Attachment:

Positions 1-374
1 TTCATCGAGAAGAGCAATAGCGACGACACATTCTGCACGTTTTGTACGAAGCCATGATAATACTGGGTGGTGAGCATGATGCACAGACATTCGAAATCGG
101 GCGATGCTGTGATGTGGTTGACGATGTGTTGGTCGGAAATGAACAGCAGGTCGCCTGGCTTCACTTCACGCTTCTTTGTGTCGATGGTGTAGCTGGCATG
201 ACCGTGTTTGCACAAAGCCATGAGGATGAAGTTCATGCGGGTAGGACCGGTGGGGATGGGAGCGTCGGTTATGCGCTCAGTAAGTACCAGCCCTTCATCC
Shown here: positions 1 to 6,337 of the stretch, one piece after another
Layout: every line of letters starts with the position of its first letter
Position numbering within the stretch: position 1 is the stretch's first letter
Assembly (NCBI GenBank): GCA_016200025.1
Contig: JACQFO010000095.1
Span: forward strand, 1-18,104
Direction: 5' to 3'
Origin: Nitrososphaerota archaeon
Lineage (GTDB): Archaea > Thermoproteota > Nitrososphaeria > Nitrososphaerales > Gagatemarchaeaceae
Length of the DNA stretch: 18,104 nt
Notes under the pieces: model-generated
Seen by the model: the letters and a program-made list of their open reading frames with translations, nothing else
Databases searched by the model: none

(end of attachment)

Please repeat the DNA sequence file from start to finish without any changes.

Positions 1-374
1 TTCATCGAGAAGAGCAATAGCGACGACACATTCTGCACGTTTTGTACGAAGCCATGATAATACTGGGTGGTGAGCATGATGCACAGACATTCGAAATCGG
101 GCGATGCTGTGATGTGGTTGACGATGTGTTGGTCGGAAATGAACAGCAGGTCGCCTGGCTTCACTTCACGCTTCTTTGTGTCGATGGTGTAGCTGGCATG
201 ACCGTGTTTGCACAAAGCCATGAGGATGAAGTTCATGCGGGTAGGACCGGTGGGGATGGGAGCGTCGGTTATGCGCTCAGTAAGTACCAGCCCTTCATCC
Shown here: positions 1 to 6,337 of the stretch, one piece after another
Layout: every line of letters starts with the position of its first letter
Position numbering within the stretch: position 1 is the stretch's first letter
Assembly (NCBI GenBank): GCA_016200025.1
Contig: JACQFO010000095.1
Span: forward strand, 1-18,104
Direction: 5' to 3'
Origin: Nitrososphaerota archaeon
Lineage (GTDB): Archaea > Thermoproteota > Nitrososphaeria > Nitrososphaerales > Gagatemarchaeaceae
Length of the DNA stretch: 18,104 nt
Notes under the pieces: model-generated
Seen by the model: the letters and a program-made list of their open reading frames with translations, nothing else
Databases searched by the model: none